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Faith Through Trials: Children and Divorce and Separation
Faith Through Trials: Children and Divorce and Separation
Posted by paulinekids on August 27, 2013 08:05 Article Rating

by Lynn Cassella-Kapusinski

The Paschal Mystery tells us that life and growth come through suffering and death. Never have I experienced that truth more profoundly than I did in growing up as a child of divorced parents. Although this trial has been the most trying of my life, it also has served as the most fruitful in terms of helping me grow in faith and, ultimately, as a Catholic. 

            I was 11 years old when my parents separated. My dad left and moved to a nearby neighborhood. Like many other children of divorcing parents, I was confused and had many questions:  When would I see my dad again? How often would we talk? Could I still count on him in the ways I did before? As time went on, my dad moved farther and farther away, and I was never sure when I would hear from him. When I did, he had concerns of his own that consumed most of his attention. My questions became more pressing. Most of all, I wanted to know, did my dad still love me? This question played in my mind like a symphony, sometimes crescendoing, sometimes decrescendoing, yet always there.  

          Unable to get the reassurances I needed, I felt left out of my dad’s life and, on a deeper level, left out of God’s life. The only conclusion I could draw was that neither my dad nor God loved me anymore because I “was not good enough.” That meant my family was not “good enough” either, a palpable feeling for me each Sunday when we attended Mass. I no longer had a secure place in my dad’s life, and I figured I no longer belonged in God’s life, or the Church’s life, either.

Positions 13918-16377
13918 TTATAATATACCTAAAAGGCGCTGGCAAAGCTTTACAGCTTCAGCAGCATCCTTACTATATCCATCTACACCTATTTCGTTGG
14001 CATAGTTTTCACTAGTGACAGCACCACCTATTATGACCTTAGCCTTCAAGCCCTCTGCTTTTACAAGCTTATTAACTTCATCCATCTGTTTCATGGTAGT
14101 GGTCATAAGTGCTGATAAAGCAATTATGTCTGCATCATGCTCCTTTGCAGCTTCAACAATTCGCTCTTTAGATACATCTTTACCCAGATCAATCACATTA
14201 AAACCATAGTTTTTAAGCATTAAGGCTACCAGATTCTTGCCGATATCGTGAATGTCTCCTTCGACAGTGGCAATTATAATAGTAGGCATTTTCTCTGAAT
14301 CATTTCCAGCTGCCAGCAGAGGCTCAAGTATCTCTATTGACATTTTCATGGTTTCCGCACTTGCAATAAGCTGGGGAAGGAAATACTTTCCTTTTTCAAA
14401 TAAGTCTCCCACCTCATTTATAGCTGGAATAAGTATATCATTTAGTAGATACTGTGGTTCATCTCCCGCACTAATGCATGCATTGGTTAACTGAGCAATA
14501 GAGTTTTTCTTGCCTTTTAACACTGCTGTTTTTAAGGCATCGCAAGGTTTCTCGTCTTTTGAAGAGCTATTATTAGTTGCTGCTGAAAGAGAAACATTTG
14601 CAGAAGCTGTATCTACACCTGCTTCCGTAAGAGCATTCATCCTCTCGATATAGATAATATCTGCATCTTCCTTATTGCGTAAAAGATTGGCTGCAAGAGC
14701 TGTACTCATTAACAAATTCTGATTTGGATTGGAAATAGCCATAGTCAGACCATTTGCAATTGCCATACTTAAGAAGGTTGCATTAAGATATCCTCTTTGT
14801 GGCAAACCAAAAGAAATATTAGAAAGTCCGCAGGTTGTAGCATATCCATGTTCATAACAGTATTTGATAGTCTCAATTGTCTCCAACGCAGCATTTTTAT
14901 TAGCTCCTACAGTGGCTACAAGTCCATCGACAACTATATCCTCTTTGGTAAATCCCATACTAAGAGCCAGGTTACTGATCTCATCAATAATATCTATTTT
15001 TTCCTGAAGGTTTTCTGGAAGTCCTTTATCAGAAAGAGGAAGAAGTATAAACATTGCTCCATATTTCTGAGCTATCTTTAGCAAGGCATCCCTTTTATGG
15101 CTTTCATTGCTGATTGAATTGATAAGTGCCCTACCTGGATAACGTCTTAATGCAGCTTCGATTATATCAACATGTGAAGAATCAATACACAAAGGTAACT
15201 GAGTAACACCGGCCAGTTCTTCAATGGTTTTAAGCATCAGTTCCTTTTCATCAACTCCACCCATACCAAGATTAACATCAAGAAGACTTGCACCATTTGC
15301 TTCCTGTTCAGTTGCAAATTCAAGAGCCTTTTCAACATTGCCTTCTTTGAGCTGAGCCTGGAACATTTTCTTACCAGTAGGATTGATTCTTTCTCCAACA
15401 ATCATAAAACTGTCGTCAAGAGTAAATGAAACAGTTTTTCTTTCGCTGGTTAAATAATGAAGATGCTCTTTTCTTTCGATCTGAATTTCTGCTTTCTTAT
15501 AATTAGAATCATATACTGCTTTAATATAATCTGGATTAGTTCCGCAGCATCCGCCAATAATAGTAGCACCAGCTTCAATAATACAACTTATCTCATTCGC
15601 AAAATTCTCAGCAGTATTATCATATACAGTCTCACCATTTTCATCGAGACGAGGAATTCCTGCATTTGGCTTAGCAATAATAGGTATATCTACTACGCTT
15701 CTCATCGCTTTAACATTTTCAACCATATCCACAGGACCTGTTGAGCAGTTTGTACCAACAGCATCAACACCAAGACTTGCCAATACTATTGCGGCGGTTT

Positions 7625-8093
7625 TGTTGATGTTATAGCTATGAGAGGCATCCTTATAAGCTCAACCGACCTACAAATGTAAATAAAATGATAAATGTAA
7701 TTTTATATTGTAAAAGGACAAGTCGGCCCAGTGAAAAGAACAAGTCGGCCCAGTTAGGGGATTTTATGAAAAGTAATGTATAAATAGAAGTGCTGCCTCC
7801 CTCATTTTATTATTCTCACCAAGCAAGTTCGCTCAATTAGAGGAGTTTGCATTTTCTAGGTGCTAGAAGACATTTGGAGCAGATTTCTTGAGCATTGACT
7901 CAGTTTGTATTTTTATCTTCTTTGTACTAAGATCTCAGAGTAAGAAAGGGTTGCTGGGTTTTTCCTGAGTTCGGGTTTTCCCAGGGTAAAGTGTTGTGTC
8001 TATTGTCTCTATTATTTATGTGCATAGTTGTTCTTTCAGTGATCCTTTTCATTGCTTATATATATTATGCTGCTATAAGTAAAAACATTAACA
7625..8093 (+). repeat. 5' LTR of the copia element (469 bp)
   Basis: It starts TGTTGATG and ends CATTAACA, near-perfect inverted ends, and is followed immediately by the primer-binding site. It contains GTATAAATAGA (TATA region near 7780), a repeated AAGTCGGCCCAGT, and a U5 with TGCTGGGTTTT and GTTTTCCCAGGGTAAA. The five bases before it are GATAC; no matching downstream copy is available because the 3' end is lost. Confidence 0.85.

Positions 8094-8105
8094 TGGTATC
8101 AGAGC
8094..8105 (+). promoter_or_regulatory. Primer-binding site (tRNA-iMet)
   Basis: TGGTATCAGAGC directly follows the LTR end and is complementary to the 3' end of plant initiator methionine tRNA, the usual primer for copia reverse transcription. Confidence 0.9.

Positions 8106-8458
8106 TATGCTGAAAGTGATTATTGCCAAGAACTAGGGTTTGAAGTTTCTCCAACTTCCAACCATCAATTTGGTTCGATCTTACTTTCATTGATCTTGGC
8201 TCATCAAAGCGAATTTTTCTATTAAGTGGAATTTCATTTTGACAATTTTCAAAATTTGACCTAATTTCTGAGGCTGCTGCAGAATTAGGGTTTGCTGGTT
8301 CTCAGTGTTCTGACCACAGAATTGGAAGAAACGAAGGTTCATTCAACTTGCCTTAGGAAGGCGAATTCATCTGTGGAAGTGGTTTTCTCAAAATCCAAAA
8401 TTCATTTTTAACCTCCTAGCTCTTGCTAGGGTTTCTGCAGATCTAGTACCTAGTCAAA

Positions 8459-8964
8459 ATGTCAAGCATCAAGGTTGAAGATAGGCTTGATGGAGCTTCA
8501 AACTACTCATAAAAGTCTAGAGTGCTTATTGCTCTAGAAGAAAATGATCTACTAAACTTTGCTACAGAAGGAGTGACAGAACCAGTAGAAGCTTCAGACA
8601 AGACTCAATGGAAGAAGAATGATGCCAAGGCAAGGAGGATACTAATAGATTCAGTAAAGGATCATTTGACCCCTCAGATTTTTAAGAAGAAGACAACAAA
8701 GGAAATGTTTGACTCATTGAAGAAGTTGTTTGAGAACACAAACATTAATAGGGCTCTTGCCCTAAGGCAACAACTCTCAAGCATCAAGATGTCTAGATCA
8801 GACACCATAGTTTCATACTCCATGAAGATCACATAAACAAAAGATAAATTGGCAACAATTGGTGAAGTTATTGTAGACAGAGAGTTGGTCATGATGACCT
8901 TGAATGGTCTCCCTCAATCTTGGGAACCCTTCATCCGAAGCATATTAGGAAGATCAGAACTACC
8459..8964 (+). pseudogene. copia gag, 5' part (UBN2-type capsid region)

The divorce affected my self-esteem negatively because, as researchers explain, a child’s sense of identity comes from knowing she belongs to a family. That, and the stress of it all, caused me, like many other children of divorce, to have to grapple again with concepts like trust and mistrust. Both factors caused me to isolate myself in many ways, particularly from God, at a time when I needed my faith and the guidance of Church teachings the most.

            Fortunately, I learned to lean on God and look to the Church for answers, however it took me many years to embrace this help in the ways I needed most. Here is the advice that I would recommend to help children of divorcing families avoid the “spiritual setbacks” they may encounter along the way:

1.  Remind Children about Free Will:  As I state in my new book, When Parents Divorce or Separate: I Can Get Through This, “God does not cause bad things to happen, but when they do, God promises to be with us” (p. 146). Divorce is a deeply personal wound for children. They need to be told, over and over again, that God did not cause the divorce for them or their parents. Instead, God allowed it to happen by giving their parents the freedom to make their own choices, just as God also gives children the freedom to make mistakes.